3. Solar plexus chakra. Now bring your focus up to your midriff, just above your belly button. This is said to be the chakra governing your confidence and sense of empowerment. How has your body impacted your self-esteem? Being disabled, chronically ill, neurodivergent, etc., we often hear from society that we are less worthy, less productive, less important. How do you navigate these feelings, if you experience them? And from a physical standpoint, what does this part of your body do for you? What sensations, positive or negative, do you feel here in your solar plexus? After 5-10 breaths, say aloud or silently, “I am proud of my body.” 
  4. Heart chakra. Shift up to the center of your chest. This is probably the most self-evident chakra: your heart chakra contains all your love and affection as well as all your hurt and sorrow. Take 5-10 breaths as you focus on your heart and lungs. They may be a source of illness or disability, and yet they keep you alive every second of every day. What is difficult about your heart and lungs? What are you grateful to them for? How do they tell you when you care deeply about something or someone? When you feel ready, say aloud or silently, “I love my body.” 
  5. Throat chakra. Move your attention to your throat. This is said to be where your voice and communication live–though if you’re nonverbal or you use sign language, I suggest you allow your focus to pour down your shoulders and into your hands as well, since you use them for communication. Take 5-10 breaths considering these parts of your body. Are they painful, or do they feel blocked in any way? Do you struggle to speak up for yourself or others? How have you used your voice to help yourself or others? Then sayaloud or silently, “I speak through my body.” 
  6. Third eye chakra. Your focus should now move to your forehead, just between your eyes and above the bridge of your nose. This is your third eye chakra, where your intuition and wisdom are housed. This may also be where you imagine your mind living. Consider your mind and your intuition. How does your point of view challenge you as you move through the world? Where do you have unique insight that a neurotypical or abled person might not? After 5-10 breaths, say aloud or silently, “My body is intuitive.” 
  7. Crown chakra. Finally, shift your focus to the top of your head. Here is your connection with the rest of the world and, perhaps, something greater than yourself. Whether that “something greater” is the Divine, the natural world, or humanity at large, your crown is your connection to them. Take 5-10 breaths while you consider the top of your head. Are you prone to headaches, or even something like hair loss or trichotillomania? Simultaneously, can you thank your skull for protecting your brain from injury? What is something greater than yourself that you feel connected to? When you’re ready, say aloud or silently, “I am at peace in my body.”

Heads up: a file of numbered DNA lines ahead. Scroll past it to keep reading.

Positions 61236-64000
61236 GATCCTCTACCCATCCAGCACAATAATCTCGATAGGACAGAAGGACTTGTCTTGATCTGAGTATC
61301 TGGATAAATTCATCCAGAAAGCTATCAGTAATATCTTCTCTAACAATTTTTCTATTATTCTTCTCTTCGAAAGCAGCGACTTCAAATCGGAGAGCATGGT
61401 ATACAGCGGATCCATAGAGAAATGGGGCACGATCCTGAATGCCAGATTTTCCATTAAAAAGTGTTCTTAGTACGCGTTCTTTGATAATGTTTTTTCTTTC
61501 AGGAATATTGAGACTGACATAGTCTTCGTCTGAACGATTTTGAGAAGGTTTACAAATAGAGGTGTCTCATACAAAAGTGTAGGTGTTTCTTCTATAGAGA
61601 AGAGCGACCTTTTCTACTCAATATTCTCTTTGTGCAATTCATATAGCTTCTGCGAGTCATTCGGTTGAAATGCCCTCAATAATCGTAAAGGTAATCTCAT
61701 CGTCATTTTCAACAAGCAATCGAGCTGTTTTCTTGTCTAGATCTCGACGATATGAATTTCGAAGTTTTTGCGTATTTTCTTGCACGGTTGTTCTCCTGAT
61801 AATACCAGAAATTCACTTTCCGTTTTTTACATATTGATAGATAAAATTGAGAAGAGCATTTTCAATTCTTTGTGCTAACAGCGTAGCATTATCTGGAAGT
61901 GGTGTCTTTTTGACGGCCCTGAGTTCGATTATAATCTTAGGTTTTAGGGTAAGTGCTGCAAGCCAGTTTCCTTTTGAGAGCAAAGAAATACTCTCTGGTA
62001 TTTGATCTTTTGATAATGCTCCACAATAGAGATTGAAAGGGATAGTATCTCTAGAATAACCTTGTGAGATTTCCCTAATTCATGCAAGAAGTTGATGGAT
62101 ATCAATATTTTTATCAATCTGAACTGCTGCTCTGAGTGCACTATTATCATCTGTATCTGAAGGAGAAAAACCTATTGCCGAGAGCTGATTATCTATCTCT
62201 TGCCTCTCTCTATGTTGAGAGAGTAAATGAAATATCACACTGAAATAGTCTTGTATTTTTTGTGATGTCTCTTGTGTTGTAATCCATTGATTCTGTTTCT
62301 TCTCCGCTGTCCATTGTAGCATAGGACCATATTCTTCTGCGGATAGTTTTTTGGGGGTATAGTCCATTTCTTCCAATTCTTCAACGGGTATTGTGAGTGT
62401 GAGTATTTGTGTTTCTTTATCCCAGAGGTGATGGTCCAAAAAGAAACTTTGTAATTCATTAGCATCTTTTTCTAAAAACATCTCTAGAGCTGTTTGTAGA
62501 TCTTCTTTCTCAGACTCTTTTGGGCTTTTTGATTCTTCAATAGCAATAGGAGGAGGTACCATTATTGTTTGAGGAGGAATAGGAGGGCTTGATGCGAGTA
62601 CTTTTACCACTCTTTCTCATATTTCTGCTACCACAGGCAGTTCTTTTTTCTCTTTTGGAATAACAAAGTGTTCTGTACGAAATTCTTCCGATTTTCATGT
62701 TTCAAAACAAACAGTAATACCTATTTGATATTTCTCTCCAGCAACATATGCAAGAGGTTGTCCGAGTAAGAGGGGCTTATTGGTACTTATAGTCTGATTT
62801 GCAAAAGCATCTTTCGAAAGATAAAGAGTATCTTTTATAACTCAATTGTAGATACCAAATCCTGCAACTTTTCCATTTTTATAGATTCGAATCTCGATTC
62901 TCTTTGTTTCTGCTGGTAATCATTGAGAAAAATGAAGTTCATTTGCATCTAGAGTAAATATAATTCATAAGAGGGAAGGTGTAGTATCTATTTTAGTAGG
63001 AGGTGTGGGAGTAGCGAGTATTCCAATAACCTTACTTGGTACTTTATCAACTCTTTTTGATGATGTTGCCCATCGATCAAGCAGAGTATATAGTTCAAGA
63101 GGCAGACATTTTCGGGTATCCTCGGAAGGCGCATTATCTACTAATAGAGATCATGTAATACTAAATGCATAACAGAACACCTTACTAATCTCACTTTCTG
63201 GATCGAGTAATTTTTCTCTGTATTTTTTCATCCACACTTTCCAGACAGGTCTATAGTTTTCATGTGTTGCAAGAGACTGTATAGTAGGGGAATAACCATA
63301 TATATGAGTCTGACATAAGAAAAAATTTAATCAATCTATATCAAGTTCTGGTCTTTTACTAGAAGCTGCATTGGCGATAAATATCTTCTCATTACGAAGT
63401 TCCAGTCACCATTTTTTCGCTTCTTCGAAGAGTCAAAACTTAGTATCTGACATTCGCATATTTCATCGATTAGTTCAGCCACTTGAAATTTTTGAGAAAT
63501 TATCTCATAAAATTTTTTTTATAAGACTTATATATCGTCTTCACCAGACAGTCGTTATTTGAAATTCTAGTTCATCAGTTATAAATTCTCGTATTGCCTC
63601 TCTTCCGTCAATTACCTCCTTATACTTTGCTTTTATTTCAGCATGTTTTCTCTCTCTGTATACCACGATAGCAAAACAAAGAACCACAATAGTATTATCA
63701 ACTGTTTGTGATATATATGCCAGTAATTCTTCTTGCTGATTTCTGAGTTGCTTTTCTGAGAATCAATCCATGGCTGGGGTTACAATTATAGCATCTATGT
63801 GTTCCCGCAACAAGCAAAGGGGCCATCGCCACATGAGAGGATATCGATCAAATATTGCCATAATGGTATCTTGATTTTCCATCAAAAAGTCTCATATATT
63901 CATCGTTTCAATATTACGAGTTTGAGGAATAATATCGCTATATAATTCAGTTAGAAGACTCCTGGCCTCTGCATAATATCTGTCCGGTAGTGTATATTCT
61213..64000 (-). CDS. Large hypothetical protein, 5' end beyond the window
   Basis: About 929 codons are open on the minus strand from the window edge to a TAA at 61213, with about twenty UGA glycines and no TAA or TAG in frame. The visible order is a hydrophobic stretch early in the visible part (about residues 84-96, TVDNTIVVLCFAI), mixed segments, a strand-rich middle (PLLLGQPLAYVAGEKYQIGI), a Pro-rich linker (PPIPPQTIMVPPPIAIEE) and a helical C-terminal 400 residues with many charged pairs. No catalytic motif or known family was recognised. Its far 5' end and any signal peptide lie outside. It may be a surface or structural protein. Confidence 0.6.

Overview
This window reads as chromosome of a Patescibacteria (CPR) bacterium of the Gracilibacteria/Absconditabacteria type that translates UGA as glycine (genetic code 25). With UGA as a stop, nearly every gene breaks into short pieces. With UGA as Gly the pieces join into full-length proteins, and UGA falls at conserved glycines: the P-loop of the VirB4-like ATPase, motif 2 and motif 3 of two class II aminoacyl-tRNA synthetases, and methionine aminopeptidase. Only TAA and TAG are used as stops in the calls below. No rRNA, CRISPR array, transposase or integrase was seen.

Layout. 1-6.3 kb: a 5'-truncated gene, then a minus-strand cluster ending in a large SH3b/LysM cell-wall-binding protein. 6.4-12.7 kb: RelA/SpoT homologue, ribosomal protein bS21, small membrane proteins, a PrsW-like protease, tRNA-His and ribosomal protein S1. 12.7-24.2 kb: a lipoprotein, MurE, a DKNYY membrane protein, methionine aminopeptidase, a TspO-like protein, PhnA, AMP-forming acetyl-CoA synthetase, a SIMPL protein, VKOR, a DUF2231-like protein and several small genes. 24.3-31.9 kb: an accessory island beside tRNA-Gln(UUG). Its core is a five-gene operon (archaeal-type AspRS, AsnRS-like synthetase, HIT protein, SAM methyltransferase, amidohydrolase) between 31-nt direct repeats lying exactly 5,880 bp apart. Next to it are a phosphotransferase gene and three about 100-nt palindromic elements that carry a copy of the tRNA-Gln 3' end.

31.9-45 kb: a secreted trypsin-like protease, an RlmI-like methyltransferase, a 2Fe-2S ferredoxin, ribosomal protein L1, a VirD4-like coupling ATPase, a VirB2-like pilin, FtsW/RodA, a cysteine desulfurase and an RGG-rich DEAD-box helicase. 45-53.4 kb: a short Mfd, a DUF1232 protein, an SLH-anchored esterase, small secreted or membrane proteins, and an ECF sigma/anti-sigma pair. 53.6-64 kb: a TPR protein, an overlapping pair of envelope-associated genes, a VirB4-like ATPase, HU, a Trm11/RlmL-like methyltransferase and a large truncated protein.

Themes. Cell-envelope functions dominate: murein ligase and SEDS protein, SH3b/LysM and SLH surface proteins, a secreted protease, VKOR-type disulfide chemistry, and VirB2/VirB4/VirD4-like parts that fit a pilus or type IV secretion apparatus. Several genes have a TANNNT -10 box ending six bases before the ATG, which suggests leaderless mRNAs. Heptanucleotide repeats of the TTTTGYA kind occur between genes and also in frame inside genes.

Once you’ve finished, take a few more deep breaths. Wiggle your fingers and toes if it helps you move out of a meditation headspace. If your eyes were closed, open them back up. (And if you drift off to sleep in the middle of this meditation, don’t feel bad! Your body’s message for you was that it needed a break. Just do your best to finish the chakras you missed whenever you wake up.) 

Now, an important question may have occurred to you during the meditation: what if I don’t believe all these things I’m saying? For example, I am not always proud of my body. Nor do I always love it. It’s something I’m working on, but the degree to which I appreciate my body fluctuates from moment to moment. Does that mean I’m being untruthful when I say that I love my body in a meditation? 

Rather than thinking of it as an untruth, I think of these statements as aspirational. Intentions of sorts. Just after a doctor’s appointment, I may not be proud of my body. But that’s exactly why I need to reaffirm my commitment to becoming proud of it. Like setting any intention, I need to have a clear sense of my goal. And these seven goals are clear, direct, and important. Our bodies do so much for us, even when they’re overwhelmed by pain, exhaustion, anxiety, depression, etc. And to be clear, I’m not saying we always have to be good sports about this. Sometimes having a meatsuit is really, really hard. But I think it’s important to remind ourselves that our bodies are doing their best. That’s the ultimate point of this meditation–to acknowledge the difficulties and challenges our bodies present us with, but to simultaneously acknowledge how much our bodies do for us. And to commit, and recommit, to partner with our bodies rather than seeing them as our enemies. 

What kinds of spells, meditations, or tarot spreads would you like to see me tackle next? I’d love to hear from you in the comments below!

Meditation: Body Centering after an Appointment Tiny Witchcraft

Published by Ru-Lee Story

Tea-drinking, asexual, agender tarot practitioner and author battling chronic illness and social injustices. Not necessarily in that order. They/them or ey/em.